Vocal protest kicks off TPP public event in Richmond

Vocal protest kicks off TPP public event in Richmond

By Graeme Wood on Richmond News

A small but vocal rally to oppose the Trans-Pacific Partnership (TPP) was held at a Richmond hotel Monday morning, as the Canadian government hosted the first of four public consultation meetings.

The trade agreement between 12 Pacific Rim countries has reopened the debate over free trade deals, pitting proponents of increased trade and fewer tarriffs and regulations against the likes of trade unions, environmentalists and those concerned about national sovereignty.

Touting the agreement as one that will foster more economic growth was B.C.’s Minister of International Trade Teresa Wat, who is also the MLA for Richmond Centre.

Wat said her ministry believes the TPP will result in an additional $538 million annually in exports and services from B.C. and 2,500 jobs.

As tariffs are reduced, she expects to see more port activity, as well.

Opposing the TPP at the meeting was ecological economist Dr. Tom Green, who stated the trade deal is not unlike others in that it fails to recognize environmental consequences of unfettered trade (for instance, manufacturing moves to countries with less environmental protection).

Among the people protesting outside was Open Media representative Meghan Sali, whose Canadian-based organization lobbies for Internet freedom.

“It violates our sovereignty under a cloak of secrecy and (the government) tells us we can have a say only now after the deal is already done,” said Sali.

Sali said the public meeting did little to allevieate concerns that the trade pact was signed after negotiations were shrouded in secrecy for years.

Richmond RCMP confronted protesters outside the Radisson Hotel Vancouver several times, she said.

Canada’s Minister of International Trade, Chrystia Freeland noted that although Canada signed the TPP, it has yet to ratify it.

Meanwhile, the 50 or so members of the public who attended the four-hour meeting — hosted by government staff and several Members of Parliament — were met with heavy security and ID sign-in sheets at the doors.

Sali said she found it odd that the meeting was held in Richmond and not Vancouver.

She speculated the reason was so the federal RCMP could handle any protests and the relatively obscure location would prevent more people from attending.

Open Media contends the TPP unjustly extends copyright protection and will result in more notices of takedown on the Internet.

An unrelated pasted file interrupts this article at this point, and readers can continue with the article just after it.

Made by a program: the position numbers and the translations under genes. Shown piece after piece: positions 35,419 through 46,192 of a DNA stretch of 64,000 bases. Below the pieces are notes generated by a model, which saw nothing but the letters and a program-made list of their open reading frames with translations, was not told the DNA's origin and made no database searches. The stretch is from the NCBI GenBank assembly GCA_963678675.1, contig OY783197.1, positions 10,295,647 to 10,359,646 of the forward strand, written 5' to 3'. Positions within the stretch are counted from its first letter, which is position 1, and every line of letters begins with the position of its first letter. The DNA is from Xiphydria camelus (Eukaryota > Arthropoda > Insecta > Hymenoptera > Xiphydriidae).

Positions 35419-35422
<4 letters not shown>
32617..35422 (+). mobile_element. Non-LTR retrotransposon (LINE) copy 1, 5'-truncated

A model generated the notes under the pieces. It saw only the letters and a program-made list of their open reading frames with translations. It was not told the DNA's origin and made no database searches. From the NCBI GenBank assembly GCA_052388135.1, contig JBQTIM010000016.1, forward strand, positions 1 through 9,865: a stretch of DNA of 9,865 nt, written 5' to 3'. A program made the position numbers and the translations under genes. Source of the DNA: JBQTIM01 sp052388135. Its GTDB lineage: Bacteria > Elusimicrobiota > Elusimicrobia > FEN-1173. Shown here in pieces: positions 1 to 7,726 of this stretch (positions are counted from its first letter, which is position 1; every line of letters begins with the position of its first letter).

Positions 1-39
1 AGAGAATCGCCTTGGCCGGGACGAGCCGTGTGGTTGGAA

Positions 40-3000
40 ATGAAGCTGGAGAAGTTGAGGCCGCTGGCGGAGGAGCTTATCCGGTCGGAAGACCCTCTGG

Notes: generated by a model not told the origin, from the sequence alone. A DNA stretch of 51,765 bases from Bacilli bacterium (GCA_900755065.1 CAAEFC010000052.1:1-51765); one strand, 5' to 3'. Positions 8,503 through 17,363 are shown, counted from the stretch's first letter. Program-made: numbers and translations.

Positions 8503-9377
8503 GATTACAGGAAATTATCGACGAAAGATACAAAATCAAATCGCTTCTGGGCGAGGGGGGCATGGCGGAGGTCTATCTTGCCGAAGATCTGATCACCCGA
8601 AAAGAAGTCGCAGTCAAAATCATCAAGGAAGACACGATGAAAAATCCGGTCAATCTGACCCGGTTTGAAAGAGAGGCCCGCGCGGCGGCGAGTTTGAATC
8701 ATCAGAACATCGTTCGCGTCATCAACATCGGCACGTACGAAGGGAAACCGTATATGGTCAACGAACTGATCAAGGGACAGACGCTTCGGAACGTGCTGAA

“We will see more content disappear,” said Sali.

On the other side, major tech and Internet companies, such as Google and Apple, have touted the agreement for balancing copyright laws and the rights of individual creators with an open Internet.

The TPP has made odd bedfellows of U.S. presidential candidates Democrat Bernie Sanders and Republican Donald Trump. “It’s a deal that was designed for China to come in, as they always do, through the back door and totally take advantage of everyone,” said Trump, alluding to the fact China may sign the deal after it’s ratified.

Sanders has stated the TPP will outsource jobs, erode sovereignty and undermine environmental protection.

The Canadian Union of Public Employees has echoed such concerns.

“Governments, not corporations, should set our country’s laws and policies.

The TPP stands in the way of immediate and bold action on climate change,” said CUPE National Secretary-Treasurer Charles Fleury.

Nevertheless, Wat contended, “we still have our own jurisdiction for our environmental protection.”

Another concern about the TPP comes from Doctors Without Borders, which has stated the trade pact will broadly extend intellectual property rights, including those for pharmaceuticals.

“The TPP is a bad deal for medicine: it’s bad for humanitarian medical treatment providers such as (Doctors Without Borders), and it’s bad for people who need access to affordable medicines around the world…”

Canadian farmers and automakers have also expressed opposition to the TPP, which is expected to lift tariffs on imported food and cars, bringing those costs down but putting domestic jobs at risk.